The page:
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The next Hurricane Sandy might come without a warning

Waves pound a lighthouse as Hurricane Sandy hits the shores of Lake Erie, Tuesday.

Waves pound a lighthouse as Hurricane Sandy hits the shores of Lake Erie, Tuesday. // Tony Dejak/AP

The Obama administration’s plan to share weather satellite frequencies with commercial cellular carriers could severely degrade scientists’ ability to forecast hurricanes and monitor flooding, weather and spectrum, experts told Nextgov.

The Federal Communications Commission proposed reallocating spectrum used by weather satellites in the 1675-1710 MHz band  for commercial use in its 2010 National Broadband plan, a shift widely opposed by  weather  organizations worldwide.         

FCC and the National Telecommunications and Information Administration narrowed the portion of the weather spectrum up for grabs to the 1695-1710 MHz band and endorsed sharing that band with commercial users at an August 2012 spectrum planning meeting.

John Snow, professor of meteorology at the University of Oklahoma, said this plan could interfere with the reception of data from sounding instruments on Geostationary Operational Environmental Satellites that measure atmospheric temperatures, cloud cover, moisture and humidity.

The National Weather Service cranks the data from these instruments into numerical models on its supercomputers to develop forecasts, including those used this week to predict the path of Hurricane Sandy, Snow said.

Weather satellite instruments play a key role in assessing conditions over oceans -- where hurricanes form -- as forecasters do not have any other means of measuring key parameters, as they do over land, Snow said.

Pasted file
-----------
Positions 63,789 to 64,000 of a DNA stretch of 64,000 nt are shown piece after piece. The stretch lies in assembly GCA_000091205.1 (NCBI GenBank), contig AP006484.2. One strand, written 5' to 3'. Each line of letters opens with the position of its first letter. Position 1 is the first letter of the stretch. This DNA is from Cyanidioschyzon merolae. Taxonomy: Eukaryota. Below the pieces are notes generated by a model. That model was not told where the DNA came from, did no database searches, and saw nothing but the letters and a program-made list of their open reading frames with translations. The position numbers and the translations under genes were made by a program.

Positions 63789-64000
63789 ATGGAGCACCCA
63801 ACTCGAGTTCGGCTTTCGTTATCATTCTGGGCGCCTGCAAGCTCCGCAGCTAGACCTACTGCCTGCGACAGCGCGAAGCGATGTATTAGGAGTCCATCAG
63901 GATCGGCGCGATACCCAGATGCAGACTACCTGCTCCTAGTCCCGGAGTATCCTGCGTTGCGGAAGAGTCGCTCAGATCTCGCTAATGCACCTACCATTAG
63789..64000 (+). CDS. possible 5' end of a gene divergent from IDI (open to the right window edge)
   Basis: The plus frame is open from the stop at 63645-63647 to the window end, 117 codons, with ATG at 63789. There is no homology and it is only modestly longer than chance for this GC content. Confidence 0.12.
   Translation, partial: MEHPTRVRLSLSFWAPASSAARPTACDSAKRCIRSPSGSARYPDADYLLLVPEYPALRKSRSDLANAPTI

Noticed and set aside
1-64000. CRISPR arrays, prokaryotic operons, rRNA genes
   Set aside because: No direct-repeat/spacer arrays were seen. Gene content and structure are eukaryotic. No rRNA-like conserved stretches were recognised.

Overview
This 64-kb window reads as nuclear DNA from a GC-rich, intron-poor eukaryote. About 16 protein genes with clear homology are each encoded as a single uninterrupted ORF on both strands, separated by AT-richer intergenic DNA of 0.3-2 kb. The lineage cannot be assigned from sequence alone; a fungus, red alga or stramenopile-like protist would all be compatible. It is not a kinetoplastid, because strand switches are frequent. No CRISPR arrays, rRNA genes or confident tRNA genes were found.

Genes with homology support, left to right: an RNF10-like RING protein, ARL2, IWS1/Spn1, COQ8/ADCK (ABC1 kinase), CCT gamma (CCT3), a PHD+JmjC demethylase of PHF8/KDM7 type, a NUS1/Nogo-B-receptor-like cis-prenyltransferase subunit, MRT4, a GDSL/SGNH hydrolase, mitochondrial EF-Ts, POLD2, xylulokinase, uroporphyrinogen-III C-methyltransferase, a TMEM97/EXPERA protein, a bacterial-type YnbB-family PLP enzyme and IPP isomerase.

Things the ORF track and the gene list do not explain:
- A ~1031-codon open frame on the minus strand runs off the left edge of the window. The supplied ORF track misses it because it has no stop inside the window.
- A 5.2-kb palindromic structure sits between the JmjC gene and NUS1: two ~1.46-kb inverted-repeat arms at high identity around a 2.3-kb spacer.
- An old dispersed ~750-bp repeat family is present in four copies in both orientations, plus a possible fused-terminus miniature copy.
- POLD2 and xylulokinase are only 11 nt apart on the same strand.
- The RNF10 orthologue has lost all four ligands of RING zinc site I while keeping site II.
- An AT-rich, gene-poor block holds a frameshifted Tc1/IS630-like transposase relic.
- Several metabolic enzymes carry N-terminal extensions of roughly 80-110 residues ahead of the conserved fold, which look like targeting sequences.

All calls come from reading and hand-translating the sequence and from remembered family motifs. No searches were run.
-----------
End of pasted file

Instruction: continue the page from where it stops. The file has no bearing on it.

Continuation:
The Weather Service also uses instrument data from the European Metop weather satellites. In 2010, Michel Jarraud, secretary general of the World Meteorological Organization, told FCC that reallocation of weather satellite spectrum could degrade the ability of forecasters to track hurricanes.

GOES transmits raw sounding data at a frequency of 1696 MHz and European satellites use downlink frequencies in the 1701-1707 MHz band. Snow said he does not believe the technology exists today that would allow sharing of weather satellite spectrum with cellular carriers without causing interference to what he called “key sensing systems.”   

The spectrum sharing plan also could imperil signals transmitted from the GOES satellite for the Emergency Managers Weather Information Network, which transmits data at 1692.7 MHz and can be received on simple, inexpensive antenna systems connected to a PC. This data stream includes daily weather forecasts, severe storm warnings, flash flood warnings and even iceberg reports.     

FCC wants to determine if weather satellite data could be downloaded to a small number of satellite dishes protected from interference by commercial cellular towers, with the data then transmitted over the Internet. Snow pointed out this approach would work only up until the point that rain flooded basements containing Internet hardware.

The U.S. Geological Survey operates a national network of 3,072 stream gauges to monitor water levels and potential floods, with data downlinked at a frequency of 1694.5 MHz from the GOES satellite, or just below the frequency FCC and NTIA want to share with commercial carriers.

Bernie Skoch, a telecommunications and computer consultant said this is too close for comfort, as poorly designed receivers could interfere with the signals. Robert Mason, acting chief of surface water for the Geological Survey, said any interference from commercial carriers “could put us out of business.”

Heather Phillips, an NTIA spokeswoman, said in an email statement that NTIA “recognizes the critical role that weather satellites play in tracking and monitoring potentially life-threatening storms, such as Hurricane Sandy. We are continuing our work to protect the critical sites that operate in the 1695-1710 MHz band, which have been identified for reallocation."

That’s not enough, said Skoch. In an era of climate change, weather satellites are mission-critical systems that need more -- not less -- spectrum, he said.

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